* Special ED Teacher/Education Specialist - Antioch, CA - Excellent compensation and benefits package including a choice of two medical plans for the right candidate. This position requires California Special Education Credential Moderate/Severe. To learn more -Click here
*Early Childhood SPED Teacher Antioch, CA - Excellent Compensation along with many other benefits for the qualified candidate with California Early Childhood Special Education Credential. To learn more -Click here
*K-6 Special Education Teacher - We are all about supporting our students in becoming capable, responsible learners as well as good people. The role of Special Education teacher for our kindergarten - sixth grade student body is an integral member of a long lasting, supportive team involving students, parents and staff. To learn more - Click here
*Inclusive Specialist Teacher - Bright Star School seeks a Inclusive Specialist Teacher with the belief that every child is deserving an excellent education which prepares him/her for college and life beyond. To learn more - Click here
*Teachers of Special Education - The Randolph County School System is seeking Special Education teachers at all levels K-12. The Special Education teachers will work collaboratively with school staff, IEP team members, and parents to monitor student progress towards IEP goals. To learn more - Click here
*Early Childhood Special Education Teacher - To support students, regular classroom teachers, special education team and administration in the facilitation of full integration/least restrictive environment and services to students with exceptionalities. To learn more -Click here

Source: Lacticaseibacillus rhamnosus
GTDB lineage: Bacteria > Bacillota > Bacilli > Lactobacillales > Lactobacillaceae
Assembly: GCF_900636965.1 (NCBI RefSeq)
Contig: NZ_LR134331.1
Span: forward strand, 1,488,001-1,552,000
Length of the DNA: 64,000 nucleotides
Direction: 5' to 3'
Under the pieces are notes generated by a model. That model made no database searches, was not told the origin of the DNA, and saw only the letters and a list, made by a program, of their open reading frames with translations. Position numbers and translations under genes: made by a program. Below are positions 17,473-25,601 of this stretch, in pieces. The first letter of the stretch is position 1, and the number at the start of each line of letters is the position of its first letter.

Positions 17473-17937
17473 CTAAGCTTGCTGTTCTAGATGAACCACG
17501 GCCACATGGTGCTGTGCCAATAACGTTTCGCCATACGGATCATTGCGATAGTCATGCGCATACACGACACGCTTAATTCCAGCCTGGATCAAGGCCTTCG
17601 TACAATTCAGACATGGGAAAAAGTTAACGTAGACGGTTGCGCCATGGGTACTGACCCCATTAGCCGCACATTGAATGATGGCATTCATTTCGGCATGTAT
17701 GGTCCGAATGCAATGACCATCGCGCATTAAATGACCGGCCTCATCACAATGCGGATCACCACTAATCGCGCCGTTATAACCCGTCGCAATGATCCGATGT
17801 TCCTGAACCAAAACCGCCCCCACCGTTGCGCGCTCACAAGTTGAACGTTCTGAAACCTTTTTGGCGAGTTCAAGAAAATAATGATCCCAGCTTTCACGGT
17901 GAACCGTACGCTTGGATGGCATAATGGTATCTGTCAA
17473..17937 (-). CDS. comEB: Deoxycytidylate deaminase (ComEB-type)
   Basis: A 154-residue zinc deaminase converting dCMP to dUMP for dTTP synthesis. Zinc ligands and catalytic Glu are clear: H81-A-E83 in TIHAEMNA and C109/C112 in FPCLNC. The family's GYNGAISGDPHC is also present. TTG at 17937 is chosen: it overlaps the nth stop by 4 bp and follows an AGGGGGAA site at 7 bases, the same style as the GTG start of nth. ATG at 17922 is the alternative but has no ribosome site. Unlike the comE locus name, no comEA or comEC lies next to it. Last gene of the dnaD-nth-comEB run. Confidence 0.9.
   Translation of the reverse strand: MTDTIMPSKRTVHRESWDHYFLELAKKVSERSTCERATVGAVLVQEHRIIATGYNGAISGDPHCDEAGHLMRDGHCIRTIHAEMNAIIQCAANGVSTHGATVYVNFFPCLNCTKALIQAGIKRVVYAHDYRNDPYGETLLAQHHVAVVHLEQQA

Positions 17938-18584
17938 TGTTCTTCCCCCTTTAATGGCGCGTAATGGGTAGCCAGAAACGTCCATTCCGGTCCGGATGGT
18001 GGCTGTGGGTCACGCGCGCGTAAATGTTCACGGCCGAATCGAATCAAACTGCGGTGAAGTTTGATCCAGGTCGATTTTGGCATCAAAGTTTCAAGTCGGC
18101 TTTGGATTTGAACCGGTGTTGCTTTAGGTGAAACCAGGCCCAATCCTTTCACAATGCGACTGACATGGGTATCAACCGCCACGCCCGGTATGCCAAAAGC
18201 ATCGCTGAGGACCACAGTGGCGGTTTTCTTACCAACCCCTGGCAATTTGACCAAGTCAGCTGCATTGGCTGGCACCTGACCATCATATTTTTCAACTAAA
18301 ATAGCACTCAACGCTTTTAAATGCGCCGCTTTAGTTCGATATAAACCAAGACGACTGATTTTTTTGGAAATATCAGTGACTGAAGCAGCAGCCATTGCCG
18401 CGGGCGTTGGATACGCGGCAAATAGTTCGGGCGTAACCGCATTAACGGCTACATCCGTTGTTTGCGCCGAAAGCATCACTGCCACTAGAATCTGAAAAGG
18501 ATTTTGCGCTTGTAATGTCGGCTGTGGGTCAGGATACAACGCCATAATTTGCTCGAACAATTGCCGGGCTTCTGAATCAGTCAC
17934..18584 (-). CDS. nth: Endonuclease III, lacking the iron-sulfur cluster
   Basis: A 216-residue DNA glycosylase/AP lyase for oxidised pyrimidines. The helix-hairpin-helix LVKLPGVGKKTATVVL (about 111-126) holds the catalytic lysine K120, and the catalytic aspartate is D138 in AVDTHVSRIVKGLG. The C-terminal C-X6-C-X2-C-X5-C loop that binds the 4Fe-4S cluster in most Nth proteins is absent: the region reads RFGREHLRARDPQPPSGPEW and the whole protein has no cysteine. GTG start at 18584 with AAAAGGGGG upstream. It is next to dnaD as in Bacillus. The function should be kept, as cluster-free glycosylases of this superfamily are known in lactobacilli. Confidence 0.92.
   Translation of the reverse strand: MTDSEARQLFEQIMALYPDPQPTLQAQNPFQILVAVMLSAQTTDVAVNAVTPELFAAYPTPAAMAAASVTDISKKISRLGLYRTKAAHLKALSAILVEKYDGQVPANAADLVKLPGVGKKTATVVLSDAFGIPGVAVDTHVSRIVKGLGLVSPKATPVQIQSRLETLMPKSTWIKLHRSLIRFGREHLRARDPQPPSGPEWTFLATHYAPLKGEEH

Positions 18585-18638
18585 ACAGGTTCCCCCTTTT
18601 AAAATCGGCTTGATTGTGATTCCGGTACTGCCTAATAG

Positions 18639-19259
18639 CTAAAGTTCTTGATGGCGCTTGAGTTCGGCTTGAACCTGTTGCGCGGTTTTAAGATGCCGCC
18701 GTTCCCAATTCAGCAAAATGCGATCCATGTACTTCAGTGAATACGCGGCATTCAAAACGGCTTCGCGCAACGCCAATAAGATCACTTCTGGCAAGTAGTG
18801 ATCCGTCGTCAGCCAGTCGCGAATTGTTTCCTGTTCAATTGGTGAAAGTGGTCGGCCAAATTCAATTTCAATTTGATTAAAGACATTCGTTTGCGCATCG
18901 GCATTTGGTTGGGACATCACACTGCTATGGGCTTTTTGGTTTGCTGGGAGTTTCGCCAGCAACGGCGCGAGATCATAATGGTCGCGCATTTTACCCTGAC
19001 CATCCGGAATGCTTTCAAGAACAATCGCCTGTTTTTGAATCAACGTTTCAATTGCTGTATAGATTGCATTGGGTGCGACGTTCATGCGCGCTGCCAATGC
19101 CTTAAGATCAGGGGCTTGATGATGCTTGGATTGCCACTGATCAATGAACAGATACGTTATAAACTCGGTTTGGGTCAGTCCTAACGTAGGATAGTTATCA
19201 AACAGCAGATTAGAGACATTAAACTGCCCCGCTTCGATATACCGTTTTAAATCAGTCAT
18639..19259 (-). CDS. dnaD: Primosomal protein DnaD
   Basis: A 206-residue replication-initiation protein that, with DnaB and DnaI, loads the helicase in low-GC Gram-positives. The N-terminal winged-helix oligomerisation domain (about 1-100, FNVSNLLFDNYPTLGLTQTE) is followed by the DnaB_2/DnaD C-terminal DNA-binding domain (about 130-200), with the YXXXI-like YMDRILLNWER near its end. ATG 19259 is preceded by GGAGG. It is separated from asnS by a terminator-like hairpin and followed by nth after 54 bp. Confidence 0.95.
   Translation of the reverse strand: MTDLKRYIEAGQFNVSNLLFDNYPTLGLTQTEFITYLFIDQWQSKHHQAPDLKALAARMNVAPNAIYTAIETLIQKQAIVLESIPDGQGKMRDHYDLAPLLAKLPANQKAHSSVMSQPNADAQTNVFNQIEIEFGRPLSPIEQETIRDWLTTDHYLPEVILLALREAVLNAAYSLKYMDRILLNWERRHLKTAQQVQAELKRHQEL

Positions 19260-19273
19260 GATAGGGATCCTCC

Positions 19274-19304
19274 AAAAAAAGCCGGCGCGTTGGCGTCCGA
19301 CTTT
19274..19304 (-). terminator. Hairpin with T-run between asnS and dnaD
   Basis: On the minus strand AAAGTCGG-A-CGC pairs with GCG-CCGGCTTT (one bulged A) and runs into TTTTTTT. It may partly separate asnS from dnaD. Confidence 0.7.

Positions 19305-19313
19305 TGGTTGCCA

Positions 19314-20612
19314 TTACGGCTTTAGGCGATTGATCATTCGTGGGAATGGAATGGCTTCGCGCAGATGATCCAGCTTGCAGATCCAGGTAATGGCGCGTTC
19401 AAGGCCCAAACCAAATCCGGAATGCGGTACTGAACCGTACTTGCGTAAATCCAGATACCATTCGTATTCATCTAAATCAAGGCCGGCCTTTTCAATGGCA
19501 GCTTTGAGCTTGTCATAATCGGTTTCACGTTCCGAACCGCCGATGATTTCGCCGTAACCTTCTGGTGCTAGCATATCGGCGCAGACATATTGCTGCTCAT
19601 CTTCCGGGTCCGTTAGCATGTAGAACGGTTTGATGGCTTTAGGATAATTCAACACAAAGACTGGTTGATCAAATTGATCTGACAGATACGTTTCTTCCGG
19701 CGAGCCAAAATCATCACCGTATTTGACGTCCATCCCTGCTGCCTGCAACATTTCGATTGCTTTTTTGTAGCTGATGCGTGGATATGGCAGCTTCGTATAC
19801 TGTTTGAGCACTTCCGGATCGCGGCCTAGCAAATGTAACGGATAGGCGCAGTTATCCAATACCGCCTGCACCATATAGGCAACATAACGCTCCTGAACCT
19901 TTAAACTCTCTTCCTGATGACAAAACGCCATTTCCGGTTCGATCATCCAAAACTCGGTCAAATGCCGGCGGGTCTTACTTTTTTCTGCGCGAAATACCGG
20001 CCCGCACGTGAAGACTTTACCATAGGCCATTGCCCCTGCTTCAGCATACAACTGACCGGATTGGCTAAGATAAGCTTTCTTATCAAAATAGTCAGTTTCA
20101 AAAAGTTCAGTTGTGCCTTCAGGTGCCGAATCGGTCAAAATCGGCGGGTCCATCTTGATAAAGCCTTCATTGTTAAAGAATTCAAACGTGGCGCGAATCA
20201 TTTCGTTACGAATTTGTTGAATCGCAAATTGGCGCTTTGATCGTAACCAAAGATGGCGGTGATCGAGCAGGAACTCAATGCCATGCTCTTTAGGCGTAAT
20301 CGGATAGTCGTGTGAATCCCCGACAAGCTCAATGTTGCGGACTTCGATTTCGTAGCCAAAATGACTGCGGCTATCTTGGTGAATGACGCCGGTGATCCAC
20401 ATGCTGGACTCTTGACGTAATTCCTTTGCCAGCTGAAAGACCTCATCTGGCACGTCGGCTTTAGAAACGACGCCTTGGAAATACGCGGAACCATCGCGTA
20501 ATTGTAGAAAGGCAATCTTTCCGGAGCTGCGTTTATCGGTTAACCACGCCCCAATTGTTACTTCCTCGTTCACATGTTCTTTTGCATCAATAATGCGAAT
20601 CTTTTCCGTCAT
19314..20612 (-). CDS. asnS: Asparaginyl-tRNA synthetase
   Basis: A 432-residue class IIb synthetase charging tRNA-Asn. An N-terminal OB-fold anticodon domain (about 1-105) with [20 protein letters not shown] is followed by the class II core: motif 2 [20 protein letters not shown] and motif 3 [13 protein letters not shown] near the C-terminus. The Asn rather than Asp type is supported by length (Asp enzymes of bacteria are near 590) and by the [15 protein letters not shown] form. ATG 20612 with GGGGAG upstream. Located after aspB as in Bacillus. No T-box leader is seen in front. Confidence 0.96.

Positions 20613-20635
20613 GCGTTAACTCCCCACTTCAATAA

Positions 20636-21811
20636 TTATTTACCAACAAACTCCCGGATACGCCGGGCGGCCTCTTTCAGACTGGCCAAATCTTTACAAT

*Special Education Teachers -2016/2017 School Year - Desert Choice Schools has multiple positions available in Phoenix, Tempe, Surprise, Buckeye, Casa Grande, Tolleson, Yuma, and Higley.  Relocation assistance and Referral Bonus for specific positions. To learn more - Click here
*Special Education Teachers -2016/2017 School Year - Beach Cities Learning, a division of Learn It Systems, is currently hiring Special Education in the Greater Los Angeles area/Inglewood. We specialize in employing qualified professionals to work with behavioral and emotional needs students in small group settings. Our services tailor to meet the needs of each district partner and family. To learn more - Click here
*Special Education Teacher - The International Community School (ICS) is an International Baccalaureate World School that educates refugees, immigrants and local children, and provides a rigorous and holistic education in an intentionally diverse community of mutual learners. To learn more - Click here
*Assistant Principal - Provide leadership to ECF Kayne Eras School staff. The Assistant Principal will work as part of a team along with the Director of School Programs and the Principal to promote, enhance, and effectively manage all school related programs and activities. To learn more - Click here

Food For Thought..........

You must give everything to make your life as beautiful as the dreams that dance in your imagination.

Roman Payne